Sasha Grey's New Movie Premieres at SXSW

Mar 12, 2014 10:30 AM PST

AUSTIN — “Open Windows,” Nacho Vigalondo’s latest film starring Sasha Grey alongside A-lister Elijah Wood, premiered at the South by Southwest film festival in Austin , Texas on Monday.

Billed as the 21st century’s “Rear Window,” “Open Windows,” despite a frosty reception from critics, has been lauded for its innovative style (most of the action unfolds on computers, phones and other devices).

Wood plays Nick Chambers, a webmaster utterly obsessed with famous actress Jill Goddard (Sasha Grey). Chambers believes he has won a contest to meet Goddard, until a strange man posing as her manager tells him that the contest was cancelled — but offers unlimited access to the star via extensive hidden surveillance cameras. The trailer shows glimpses of the ensuing psychodrama, in which Chambers is drawn into the impostor’s plot to hunt down Goddard.

Grey told the Daily Beast in an interview that she was already fan of Vigalondo when she heard he was working on a new project, and asked her former manager to get the script. When Vigalondo came to L.A. from Spain, they met and hit it off.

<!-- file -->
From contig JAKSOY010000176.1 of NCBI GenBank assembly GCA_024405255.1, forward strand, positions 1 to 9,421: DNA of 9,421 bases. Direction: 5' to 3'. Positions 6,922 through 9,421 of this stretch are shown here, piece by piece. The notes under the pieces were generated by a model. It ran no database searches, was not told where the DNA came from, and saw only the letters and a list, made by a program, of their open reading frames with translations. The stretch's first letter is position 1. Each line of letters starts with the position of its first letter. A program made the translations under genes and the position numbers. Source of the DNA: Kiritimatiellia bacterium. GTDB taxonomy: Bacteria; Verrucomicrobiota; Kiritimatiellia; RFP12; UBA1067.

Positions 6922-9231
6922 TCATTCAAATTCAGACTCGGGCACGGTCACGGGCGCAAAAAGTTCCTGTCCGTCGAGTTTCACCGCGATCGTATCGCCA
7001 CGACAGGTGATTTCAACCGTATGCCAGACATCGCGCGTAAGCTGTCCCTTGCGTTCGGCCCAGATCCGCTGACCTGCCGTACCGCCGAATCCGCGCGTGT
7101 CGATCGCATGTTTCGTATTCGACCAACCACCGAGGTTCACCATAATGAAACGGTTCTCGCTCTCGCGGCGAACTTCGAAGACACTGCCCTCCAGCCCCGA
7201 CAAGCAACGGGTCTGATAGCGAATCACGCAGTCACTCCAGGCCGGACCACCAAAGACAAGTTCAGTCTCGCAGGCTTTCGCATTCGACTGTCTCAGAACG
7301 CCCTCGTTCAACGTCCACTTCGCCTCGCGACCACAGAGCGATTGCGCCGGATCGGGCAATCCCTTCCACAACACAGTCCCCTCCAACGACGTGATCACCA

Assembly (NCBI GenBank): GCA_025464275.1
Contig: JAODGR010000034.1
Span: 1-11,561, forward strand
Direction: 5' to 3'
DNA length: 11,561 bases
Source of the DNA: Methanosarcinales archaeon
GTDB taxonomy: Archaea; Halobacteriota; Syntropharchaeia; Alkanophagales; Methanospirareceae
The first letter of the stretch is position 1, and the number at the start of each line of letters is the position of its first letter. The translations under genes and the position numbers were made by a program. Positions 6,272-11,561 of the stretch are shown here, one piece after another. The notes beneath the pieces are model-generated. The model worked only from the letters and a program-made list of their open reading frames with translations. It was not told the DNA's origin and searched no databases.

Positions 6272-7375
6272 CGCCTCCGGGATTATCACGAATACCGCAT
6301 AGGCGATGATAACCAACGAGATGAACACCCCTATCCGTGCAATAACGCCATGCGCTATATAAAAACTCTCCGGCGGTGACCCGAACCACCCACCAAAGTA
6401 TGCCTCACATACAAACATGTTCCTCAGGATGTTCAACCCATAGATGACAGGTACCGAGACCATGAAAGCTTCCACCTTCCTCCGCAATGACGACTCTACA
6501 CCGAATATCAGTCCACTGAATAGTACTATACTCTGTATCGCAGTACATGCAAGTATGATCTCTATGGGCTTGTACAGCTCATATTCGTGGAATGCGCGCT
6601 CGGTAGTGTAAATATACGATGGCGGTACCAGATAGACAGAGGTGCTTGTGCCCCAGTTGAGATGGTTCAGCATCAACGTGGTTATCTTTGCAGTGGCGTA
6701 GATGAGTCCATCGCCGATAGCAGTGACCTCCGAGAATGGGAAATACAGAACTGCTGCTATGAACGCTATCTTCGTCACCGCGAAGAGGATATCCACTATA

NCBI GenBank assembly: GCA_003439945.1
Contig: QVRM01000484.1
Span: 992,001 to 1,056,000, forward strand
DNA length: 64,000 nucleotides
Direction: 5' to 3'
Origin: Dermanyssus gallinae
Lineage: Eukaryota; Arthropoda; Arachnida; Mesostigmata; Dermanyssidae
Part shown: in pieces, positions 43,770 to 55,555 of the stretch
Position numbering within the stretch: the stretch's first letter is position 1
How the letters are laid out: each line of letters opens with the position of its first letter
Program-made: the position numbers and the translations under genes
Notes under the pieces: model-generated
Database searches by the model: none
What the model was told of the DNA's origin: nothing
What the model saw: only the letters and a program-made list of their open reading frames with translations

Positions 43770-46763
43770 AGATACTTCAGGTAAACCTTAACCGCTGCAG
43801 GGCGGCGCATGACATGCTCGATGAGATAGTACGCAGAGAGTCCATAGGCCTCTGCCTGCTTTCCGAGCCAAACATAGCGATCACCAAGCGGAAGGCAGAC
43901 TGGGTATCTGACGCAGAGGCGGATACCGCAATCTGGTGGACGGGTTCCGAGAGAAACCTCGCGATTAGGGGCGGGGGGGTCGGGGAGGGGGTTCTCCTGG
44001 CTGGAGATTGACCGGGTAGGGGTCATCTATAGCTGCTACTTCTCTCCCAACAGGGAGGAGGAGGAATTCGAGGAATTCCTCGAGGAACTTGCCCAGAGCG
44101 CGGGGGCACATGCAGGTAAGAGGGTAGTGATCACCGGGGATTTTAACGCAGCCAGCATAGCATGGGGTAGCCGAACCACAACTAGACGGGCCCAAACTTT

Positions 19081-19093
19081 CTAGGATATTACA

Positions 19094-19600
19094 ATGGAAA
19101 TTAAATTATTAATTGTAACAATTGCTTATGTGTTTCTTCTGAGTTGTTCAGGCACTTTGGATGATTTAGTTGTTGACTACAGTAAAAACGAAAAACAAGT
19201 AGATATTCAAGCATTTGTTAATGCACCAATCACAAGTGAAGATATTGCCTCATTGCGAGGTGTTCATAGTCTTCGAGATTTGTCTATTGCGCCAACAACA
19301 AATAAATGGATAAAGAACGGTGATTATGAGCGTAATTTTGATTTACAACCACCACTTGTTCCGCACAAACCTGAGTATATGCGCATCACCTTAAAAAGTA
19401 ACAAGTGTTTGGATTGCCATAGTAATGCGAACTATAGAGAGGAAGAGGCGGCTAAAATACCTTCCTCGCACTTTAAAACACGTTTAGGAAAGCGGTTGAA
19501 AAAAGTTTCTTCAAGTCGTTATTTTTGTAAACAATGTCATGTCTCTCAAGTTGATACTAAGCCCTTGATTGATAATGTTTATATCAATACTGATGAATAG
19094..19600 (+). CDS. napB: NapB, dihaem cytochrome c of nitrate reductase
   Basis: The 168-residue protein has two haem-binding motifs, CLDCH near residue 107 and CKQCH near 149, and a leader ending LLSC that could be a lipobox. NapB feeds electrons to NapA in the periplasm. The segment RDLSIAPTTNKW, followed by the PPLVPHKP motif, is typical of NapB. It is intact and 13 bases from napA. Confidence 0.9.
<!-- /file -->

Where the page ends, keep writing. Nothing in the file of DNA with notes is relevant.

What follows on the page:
“We had some good talks and meetings, and he cast me,” Grey said. “There’s a sense of irony and reflection in my character in this film that’s a nod to my past in adult films. I’m not the kind of person who ever wants to hide or forget my past, so I enjoyed that element of it.”

She explained further, “There are elements of Jill that are true to her character — she’s a diva, has had problems with drugs, isn’t a faithful or loyal person — and that’s what a lot of people project onto me. And she’s an actress that everyone loves to hate, and I deal with that too. People love to hate me.”

Beyond the ironic congruities, Grey and Jill do share the similar, harrowing experience of dealing with stalkers. Grey says that even while filming “Open Windows,” she was being harassed by both an in-the-flesh stalker and cyberstalker.   

“I’ve dealt with strange things,” she said. “There’s a sense of entitlement that people have because of the Internet, and because we’re part of the public eye. You’re walking down the street with your phone and people grab you and say, ‘Hey, can I have a picture?’ You deal with that. But the scarier part is the people that don’t give up, hide behind the anonymity of the Internet, and feel like they have a right to insert themselves into your life.”

For more information and showtimes, click here.

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